Kathryn arrived on Wednesday and if you’ve been following our story from the beginning, you know that this is the realization of a long fought battle. We’re thrilled that she’s here! As we were planning for this expat adventure, we wanted more than anything to share it with her. Kathryn is half Dutch and though she’s been exposed to some Dutch culture, she has never experienced Holland. She got a tour of our little town on arrival and after acquiring a bike on Thursday, a bike tour of Brunssum, Sittard and environs.

We brought her to Haarlem for a long weekend to explore the area where her grandparents grew up. We drove in on Friday night and stayed at a B&B in the old part of the city. We spent all day Saturday exploring the city. The Grote Markt, Frans Hals Museum, St. Bavo Church and the Corrie ten Boom House were on our to-do list. Dick and I missed the Frans Hals Museum and Corrie ten Boom house during our last trip to NL because they were closed. Frans Hals was much bigger than I expected; it’s full of 17th century Dutch paintings by various artists besides Frans Hals. We enjoyed some Dutch treats at the market — kibbeling and warm stroopwafels. And we listened to a women’s choir sing as we did a quick tour of St. Bavo.

The Corrie ten Boomhuis was quite an experience. I was first introduced to Haarlem and the atrocities of WWII through The Hiding Place, Corrie’s story about her family, how they helped Jews and their fate at the hands of the Nazis. I read the book when I was about 14 yrs old and it had a lasting impact on me. I also read some of Corrie’s other books. The house tour began with 26 people crammed into the living room to listen to the guide’s summary of who the ten Boom family was and what they did. The rest of the tour was a rather rushed walk through of the upper floor where there was an exhibit and then a view of the room where the hiding place was. The guide gathered us all together again in the dining room (crammed in again). It was interesting to see the house, though it is not much like it was in Corrie’s time there (except for the hiding place). The best part of the tour was how the guide related the message that Corrie herself told over and over to audiences around the world throughout her life. There can be hope in suffering, miracles happen, Jesus saves, love and forgiveness are possible because we are loved and forgiven.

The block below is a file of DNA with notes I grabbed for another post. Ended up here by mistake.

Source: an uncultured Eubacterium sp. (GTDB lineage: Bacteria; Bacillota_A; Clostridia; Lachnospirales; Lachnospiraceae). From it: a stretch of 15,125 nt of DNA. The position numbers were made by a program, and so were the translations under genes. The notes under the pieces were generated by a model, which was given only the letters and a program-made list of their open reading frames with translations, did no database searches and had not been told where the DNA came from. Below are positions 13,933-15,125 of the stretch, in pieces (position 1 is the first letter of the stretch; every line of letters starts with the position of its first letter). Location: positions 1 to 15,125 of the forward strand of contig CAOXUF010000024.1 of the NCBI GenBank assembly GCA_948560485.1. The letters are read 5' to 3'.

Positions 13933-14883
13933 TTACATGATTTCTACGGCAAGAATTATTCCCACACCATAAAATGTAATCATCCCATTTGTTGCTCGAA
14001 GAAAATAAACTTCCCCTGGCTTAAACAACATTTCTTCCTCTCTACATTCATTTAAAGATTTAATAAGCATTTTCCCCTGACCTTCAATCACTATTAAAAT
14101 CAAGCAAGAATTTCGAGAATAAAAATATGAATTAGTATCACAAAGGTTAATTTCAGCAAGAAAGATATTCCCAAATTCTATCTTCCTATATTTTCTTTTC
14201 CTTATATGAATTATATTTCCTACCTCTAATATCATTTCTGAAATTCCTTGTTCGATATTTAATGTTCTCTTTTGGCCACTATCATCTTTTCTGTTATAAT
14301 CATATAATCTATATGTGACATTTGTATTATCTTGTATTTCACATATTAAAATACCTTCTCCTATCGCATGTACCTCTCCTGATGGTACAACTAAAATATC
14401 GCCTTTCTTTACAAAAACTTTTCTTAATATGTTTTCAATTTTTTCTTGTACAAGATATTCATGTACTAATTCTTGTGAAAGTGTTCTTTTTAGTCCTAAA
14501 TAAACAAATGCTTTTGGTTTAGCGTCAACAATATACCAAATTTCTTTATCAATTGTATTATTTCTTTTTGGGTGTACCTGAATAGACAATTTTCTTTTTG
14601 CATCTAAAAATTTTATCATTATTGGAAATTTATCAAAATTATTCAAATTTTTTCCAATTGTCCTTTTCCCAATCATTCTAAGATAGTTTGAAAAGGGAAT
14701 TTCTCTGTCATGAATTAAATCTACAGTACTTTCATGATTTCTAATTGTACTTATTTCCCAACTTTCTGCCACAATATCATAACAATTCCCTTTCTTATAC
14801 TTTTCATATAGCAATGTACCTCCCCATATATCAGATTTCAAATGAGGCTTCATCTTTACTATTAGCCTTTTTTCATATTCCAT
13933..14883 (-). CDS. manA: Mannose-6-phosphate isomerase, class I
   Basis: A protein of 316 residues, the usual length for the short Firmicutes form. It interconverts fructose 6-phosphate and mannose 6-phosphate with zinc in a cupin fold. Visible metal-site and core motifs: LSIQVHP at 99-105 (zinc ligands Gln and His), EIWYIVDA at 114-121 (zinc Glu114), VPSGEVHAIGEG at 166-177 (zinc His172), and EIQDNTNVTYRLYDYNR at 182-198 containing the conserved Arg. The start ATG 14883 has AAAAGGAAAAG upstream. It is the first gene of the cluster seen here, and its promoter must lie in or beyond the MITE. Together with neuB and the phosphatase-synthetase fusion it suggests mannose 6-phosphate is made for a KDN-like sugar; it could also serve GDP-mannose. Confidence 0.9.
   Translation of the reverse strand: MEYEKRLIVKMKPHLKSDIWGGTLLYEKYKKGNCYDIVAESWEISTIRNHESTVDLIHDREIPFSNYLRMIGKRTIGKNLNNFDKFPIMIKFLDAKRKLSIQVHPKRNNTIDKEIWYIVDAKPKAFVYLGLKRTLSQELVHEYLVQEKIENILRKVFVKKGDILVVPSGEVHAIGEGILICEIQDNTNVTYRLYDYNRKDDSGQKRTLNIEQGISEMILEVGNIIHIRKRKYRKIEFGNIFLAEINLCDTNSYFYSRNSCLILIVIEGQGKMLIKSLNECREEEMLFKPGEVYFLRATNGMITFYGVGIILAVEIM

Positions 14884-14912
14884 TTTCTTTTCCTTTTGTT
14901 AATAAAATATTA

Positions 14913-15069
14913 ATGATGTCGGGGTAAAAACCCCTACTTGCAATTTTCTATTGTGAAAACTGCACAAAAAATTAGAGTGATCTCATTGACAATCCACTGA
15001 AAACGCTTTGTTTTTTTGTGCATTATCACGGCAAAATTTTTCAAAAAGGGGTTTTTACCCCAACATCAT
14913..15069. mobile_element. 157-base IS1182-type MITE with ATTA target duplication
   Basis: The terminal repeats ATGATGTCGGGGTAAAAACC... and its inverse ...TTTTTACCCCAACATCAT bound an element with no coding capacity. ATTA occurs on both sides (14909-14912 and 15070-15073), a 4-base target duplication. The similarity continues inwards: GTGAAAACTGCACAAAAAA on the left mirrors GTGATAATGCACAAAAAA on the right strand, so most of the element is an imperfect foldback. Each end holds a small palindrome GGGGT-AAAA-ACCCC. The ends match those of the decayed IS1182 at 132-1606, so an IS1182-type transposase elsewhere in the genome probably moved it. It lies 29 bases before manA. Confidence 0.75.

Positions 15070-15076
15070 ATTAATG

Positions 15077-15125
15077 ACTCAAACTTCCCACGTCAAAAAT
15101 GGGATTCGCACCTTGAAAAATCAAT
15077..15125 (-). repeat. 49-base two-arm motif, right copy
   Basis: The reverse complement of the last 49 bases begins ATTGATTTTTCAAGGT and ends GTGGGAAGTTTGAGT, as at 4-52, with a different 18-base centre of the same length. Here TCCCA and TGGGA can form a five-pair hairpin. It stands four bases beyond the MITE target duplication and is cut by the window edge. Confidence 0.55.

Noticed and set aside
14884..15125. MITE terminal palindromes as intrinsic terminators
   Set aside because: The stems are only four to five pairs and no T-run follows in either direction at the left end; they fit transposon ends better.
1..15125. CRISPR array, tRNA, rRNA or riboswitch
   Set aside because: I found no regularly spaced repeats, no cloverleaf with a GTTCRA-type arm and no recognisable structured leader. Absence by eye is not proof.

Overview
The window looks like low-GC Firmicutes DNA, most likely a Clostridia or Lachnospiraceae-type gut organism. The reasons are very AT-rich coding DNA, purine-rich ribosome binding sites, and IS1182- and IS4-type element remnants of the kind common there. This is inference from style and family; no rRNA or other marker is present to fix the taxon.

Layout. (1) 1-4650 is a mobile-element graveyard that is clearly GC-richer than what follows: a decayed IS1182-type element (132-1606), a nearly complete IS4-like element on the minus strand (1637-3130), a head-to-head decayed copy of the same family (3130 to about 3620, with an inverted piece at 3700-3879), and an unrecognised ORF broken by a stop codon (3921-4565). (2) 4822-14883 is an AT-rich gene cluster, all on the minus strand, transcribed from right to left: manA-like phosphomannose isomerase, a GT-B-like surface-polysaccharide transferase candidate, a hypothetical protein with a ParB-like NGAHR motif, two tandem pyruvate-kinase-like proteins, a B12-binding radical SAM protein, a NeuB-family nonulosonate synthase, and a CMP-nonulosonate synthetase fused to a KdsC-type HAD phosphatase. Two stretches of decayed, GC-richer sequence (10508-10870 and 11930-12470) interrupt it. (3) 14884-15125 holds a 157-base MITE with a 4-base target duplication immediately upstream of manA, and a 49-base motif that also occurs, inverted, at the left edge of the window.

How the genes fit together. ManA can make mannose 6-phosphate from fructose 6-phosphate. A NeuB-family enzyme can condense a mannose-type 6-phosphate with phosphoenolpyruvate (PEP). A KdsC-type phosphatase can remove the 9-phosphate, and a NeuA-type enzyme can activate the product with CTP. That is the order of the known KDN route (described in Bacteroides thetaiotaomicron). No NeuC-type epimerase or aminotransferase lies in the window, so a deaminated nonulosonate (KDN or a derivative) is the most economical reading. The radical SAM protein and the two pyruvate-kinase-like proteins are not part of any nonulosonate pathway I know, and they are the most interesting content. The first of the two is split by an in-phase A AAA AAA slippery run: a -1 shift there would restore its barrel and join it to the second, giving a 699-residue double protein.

After a long walk to our car, we headed to Zandvoort and the North Sea. It was extremely windy on the coast, which was evidently good for kiteboarding. There were many, many kiteboarders out there and it was fun to watch! ​

​We walked along the beach and did a quick step into the sea — it was chilly. We drove through Zandvoort and then stopped at a pannekoeken house on the way back. We had to wait way too long for our food, but pannekoeken is worth the wait! 

At the end of the day, we drove by Opa’s childhood home and then to Oma’s childhood home. Kathryn has heard stories about their families and hopefully it will have a little more meaning now that she can picture the setting.

As I read this over, it seems like a rather dry summary of a very full day. I think I’ll have more to say after the trip is over. 🙂